Here's some dairy-free icing/frosting recipes:

http://dairyfreecooking.about.com/od/sweet...anillaicing.htm

http://www.fastq.com/~jbpratt/recipes/dair...s/frosting.html

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If you are looking for a decorating icing (can make flowers, borders, etc), here is a version of Wilton's . . . note the Crisco . . . it's not healthy, but what icing is? :P <--emoticon getting ready to lick the spoon :lol: )

1 cup solid vegetable shortening (I suggest Crisco)

1 teaspoon Clear Vanilla Extract

1/2 teaspoon Clear Butter Flavoring

4 cups confectioner's sugar (approximately 1 lb.) sifted (Personally, I put in about 8 cups otherwise, I think it's too greasy(?) . . . and I don't sift)

pinch of salt

Enough water to get to desired consistency

The original recipe calls for milk or milk and water, but I always use ALL water with no problems. If this is the only thing you would use the butter flavoring for, you could also just skip it and add twice as much vanilla. This recipe is very forgiving in it's quantities.

This makes a WHITE icing and if you are adding food dyes (as I suspect you are based on your other thread ;) ) then this will keep your colors true.

If you are taking the cake out of the pan to ice, I find it helpful to put on a "crumb coat" of icing first. This is where you take a small portion of your icing and water it down a bit so if spreads very easily and ice the cake. Then when you ice the crumbly sides, this "crumb coat" basically glues all the crumbs in place. Let it set for just a few minutes before you add your final coat (with the desired consistency of icing). This will keep crumbs from mixing into your icing.

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I use Janet's recipe all the time (with the 8 cups of powdered sugar). My aunt has made fancy cakes (birthdays, weddings, anniversaries) for years and this is the recipe she gave me. And she never uses the milk because she doesn't want to have to keep is cold and she won't leave milk frosting out of the fridge for any length of time. She and I do up the flavoring to 2 tsp total (we use 1 of vanilla and one of butter flavoring). For coloring we also love the paste versions, not liquid. And if you want a bright white you should use clear vanilla instead of the brown.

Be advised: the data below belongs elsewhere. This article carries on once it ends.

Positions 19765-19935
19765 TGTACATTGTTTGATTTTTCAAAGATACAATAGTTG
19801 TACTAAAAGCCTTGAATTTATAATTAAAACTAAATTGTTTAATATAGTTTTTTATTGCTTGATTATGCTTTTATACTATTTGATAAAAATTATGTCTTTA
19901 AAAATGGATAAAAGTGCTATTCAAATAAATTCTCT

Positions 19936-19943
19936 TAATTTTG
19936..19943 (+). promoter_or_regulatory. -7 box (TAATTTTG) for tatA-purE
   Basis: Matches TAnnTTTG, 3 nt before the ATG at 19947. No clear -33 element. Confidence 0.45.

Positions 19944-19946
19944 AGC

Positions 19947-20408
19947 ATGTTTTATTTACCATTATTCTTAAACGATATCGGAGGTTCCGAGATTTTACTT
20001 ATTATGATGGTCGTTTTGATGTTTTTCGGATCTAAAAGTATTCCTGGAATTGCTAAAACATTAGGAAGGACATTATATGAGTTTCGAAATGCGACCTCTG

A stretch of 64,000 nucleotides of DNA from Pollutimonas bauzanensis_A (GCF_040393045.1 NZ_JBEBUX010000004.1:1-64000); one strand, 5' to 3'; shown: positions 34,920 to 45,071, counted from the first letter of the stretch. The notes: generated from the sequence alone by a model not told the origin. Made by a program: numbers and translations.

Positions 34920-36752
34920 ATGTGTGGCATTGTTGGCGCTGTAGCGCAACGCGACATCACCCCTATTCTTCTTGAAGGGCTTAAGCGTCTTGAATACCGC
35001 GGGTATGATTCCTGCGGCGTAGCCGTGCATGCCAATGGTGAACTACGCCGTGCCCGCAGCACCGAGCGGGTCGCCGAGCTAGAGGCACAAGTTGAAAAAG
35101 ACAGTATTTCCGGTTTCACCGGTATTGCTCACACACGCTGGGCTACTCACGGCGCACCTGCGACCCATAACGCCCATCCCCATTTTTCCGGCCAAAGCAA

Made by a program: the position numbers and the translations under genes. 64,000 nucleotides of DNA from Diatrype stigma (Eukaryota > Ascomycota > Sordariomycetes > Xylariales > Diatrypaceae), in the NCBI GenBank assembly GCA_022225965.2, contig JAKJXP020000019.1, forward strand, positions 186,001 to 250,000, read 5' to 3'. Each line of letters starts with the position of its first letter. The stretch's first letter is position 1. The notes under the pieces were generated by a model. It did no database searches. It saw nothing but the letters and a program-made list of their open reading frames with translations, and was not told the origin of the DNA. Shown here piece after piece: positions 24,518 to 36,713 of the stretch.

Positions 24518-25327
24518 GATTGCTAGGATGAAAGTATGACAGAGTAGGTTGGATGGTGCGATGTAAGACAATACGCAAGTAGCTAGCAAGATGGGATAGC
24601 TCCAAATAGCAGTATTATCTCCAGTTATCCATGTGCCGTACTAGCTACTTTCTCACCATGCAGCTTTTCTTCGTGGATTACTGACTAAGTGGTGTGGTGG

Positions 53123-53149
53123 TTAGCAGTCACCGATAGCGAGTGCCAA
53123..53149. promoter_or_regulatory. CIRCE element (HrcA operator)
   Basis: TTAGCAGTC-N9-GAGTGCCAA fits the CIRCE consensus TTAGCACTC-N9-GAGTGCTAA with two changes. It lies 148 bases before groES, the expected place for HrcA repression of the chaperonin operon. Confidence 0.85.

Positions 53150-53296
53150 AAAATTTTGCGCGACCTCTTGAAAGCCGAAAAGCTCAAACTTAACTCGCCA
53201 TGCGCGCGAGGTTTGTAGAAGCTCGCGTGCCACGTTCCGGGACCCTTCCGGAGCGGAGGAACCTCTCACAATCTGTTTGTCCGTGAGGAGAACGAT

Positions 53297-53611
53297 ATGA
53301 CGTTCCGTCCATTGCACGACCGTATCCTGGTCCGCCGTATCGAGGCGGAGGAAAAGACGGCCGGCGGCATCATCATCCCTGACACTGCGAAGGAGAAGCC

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I've always used water too. That recipe is extremely flexible. You can also add a touch of vanilla beans, coconut or maple syrup. You can also add cocoa powder to make a chocolate frosting.

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I use good ole confectioner's sugar. you can add orange oil, lemon oil, almond oil, pure vanilla, peppermint oil, espresso & cocoa powder...

you can puree any fruits and add that to confectioner's sugar.

on spice cakes I like honey (applesauce spice) or maple syrup (pumpkin spice) drizzled over! mmm

you will get your own style and groove soon :)